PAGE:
For background on the Second Circuit’s ruling, check out this excellent New York Journal article:
The FCC planned to sanction the network first for Cher’s comment at the 2002 Billboard Music Awards, when she said “f**k ‘em” about critics who had repeatedly said her career was over.
Richie followed at the 2003 awards by saying “Have you ever tried to get cow s**t out of a Prada purse? It’s not so f**king simple.”
Who would have thought that Paris Hilton and Nicole Ritchie’s adventures on the Simple Life would spur a Supreme Court case? We hope to hear Justice Ruth Bader Ginsburg read Nicole Richie’s quote aloud during arguments.
2nd Circuit Finds FCC’s Policy on ‘Fleeting Expletives’ Arbitrary [New York Law Journal on Law.com]
Justices to Hear F.C.C. Indecency Case [New York Times]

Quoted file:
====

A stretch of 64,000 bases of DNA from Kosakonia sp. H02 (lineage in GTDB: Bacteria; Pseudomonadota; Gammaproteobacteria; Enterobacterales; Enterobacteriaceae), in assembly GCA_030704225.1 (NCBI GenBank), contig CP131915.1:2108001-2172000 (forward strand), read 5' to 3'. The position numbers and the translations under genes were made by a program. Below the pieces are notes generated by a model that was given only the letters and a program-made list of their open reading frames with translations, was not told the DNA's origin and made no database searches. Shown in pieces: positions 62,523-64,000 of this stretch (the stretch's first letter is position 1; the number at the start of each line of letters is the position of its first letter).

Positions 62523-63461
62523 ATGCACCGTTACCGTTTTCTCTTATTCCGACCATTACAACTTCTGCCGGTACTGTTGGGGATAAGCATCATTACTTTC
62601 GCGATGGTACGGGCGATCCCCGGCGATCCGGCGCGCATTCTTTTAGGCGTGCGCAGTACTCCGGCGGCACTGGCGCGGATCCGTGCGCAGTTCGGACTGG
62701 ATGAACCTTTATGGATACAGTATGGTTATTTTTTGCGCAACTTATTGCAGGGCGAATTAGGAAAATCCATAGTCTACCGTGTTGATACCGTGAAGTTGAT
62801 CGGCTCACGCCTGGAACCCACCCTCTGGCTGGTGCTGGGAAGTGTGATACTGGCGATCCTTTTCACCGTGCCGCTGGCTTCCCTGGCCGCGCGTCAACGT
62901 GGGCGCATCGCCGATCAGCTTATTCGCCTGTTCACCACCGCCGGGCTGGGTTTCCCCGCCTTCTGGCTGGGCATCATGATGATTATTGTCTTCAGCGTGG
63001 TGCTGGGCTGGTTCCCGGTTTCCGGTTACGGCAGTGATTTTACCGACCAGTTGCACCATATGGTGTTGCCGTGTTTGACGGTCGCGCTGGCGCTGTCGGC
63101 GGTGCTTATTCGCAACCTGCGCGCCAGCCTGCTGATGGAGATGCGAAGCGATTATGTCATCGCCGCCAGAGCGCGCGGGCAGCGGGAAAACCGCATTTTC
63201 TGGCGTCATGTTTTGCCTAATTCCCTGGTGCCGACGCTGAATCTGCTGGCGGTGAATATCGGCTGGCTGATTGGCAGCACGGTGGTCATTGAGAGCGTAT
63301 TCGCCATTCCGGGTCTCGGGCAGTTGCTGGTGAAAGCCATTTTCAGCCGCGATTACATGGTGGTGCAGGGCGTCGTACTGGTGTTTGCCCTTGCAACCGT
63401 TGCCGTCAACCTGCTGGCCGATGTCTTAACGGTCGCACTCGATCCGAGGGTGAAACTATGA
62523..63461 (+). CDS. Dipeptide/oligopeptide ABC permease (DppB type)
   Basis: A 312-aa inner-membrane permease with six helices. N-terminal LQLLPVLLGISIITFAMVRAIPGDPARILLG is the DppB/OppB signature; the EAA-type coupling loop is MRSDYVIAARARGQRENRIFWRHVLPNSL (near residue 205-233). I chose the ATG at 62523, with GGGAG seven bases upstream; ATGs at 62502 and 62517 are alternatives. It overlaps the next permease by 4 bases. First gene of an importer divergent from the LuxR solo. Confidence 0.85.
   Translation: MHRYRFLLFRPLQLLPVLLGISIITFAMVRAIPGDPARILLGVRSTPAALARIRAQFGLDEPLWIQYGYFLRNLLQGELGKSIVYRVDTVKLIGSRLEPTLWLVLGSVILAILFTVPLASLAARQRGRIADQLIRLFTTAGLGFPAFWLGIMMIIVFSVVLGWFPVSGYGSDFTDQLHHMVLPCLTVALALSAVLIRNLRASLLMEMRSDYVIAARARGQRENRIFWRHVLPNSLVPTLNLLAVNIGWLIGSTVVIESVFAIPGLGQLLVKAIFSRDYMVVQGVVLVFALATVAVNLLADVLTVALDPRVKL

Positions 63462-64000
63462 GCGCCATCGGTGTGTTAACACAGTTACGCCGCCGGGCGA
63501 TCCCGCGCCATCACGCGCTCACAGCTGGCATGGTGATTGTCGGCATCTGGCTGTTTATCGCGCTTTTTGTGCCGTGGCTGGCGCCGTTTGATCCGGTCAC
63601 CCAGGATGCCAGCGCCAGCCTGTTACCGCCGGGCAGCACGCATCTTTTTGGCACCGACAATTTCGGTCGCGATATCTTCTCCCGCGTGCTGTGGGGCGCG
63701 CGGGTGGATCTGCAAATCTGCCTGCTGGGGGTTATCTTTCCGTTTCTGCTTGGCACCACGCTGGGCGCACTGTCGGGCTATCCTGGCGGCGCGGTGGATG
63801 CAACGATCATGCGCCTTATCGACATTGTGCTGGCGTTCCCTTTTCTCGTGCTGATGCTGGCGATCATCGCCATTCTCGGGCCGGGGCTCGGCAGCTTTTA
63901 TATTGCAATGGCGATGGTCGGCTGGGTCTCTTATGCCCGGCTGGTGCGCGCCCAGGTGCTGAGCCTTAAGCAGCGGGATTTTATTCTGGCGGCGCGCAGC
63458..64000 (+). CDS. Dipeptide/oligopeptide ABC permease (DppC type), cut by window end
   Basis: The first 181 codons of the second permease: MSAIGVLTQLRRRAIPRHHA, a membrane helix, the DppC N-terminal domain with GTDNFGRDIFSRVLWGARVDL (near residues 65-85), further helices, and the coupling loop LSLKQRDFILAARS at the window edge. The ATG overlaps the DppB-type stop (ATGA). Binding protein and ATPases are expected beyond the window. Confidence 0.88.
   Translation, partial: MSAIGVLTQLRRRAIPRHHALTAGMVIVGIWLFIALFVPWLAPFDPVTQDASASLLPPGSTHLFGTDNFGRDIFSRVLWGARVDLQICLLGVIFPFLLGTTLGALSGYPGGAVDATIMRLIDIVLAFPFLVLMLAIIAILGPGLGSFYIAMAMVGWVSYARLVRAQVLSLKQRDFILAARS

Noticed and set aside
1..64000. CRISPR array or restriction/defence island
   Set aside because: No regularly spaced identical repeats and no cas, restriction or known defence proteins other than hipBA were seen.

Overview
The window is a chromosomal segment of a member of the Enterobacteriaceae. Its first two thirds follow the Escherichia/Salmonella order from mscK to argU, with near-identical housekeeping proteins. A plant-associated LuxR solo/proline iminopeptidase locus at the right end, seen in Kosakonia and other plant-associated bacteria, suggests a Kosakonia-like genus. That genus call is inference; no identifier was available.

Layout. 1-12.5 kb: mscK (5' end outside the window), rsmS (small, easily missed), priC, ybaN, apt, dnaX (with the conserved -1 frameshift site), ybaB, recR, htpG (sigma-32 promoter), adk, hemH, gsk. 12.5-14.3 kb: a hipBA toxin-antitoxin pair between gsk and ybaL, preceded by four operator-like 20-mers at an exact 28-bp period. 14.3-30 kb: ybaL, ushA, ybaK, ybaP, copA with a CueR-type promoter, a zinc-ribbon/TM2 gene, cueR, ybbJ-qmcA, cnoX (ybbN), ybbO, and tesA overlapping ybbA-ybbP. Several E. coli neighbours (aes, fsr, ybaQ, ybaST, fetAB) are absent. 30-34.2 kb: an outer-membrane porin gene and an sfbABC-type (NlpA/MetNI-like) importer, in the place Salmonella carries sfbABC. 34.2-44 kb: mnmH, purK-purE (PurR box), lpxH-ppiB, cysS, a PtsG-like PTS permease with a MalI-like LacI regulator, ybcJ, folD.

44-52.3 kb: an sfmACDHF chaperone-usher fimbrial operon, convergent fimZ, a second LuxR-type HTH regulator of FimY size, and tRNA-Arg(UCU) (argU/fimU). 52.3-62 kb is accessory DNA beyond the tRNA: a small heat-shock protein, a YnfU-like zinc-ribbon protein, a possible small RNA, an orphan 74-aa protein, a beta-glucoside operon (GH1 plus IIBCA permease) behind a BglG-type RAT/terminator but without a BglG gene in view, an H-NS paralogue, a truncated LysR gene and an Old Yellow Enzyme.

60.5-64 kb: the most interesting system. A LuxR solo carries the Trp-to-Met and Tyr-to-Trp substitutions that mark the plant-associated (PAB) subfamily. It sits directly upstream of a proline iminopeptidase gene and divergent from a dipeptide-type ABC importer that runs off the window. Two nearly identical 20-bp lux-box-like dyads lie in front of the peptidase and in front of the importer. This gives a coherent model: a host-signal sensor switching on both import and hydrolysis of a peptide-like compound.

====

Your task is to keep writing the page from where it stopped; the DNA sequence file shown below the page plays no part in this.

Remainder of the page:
While last week’s ATL / Lateral Link survey on hindsight is still open, today’s survey ponders the uncertain future. And Bear Stearns’s effect thereon.
Nathan Koppel has an interesting post on the WSJ Law Blog about which firms might miss Bear Stearns business. Verdict: it’s murky, but probably not that great for Latham, Skadden, Cadwalader, or Weil Gotshal, and a mixed bag for WilmerHale. (Wachtell and Cravath weren’t mentioned in the post, but since Wachtell advised J.P. Morgan in the deal, and Cravath represented Lazard as financial advisor to Bear, they might experience some short-term upside.)
John Carney has an interesting post on Dealbreaker about how the Bear Stearns collapse affected the chairman’s bridge game. Verdict: the guy was playing bridge??
And the litigation’s already afoot (PDF), suggesting that somebody out there is going to get to bill some heavy hours for the defense.
But how will it affect you? Will work slow down as investors circle the wagons, or will there be a regulatory response that actually increases the need for lawyers? Will shareholders’ fear of fire sales increase bankruptcy and litigation work?
Let’s find out, in today’s ATL / Lateral Link survey:
Update: This survey is now closed. Click here for the results.
Justin Bernold is a Director at Lateral Link, the sponsor of this survey.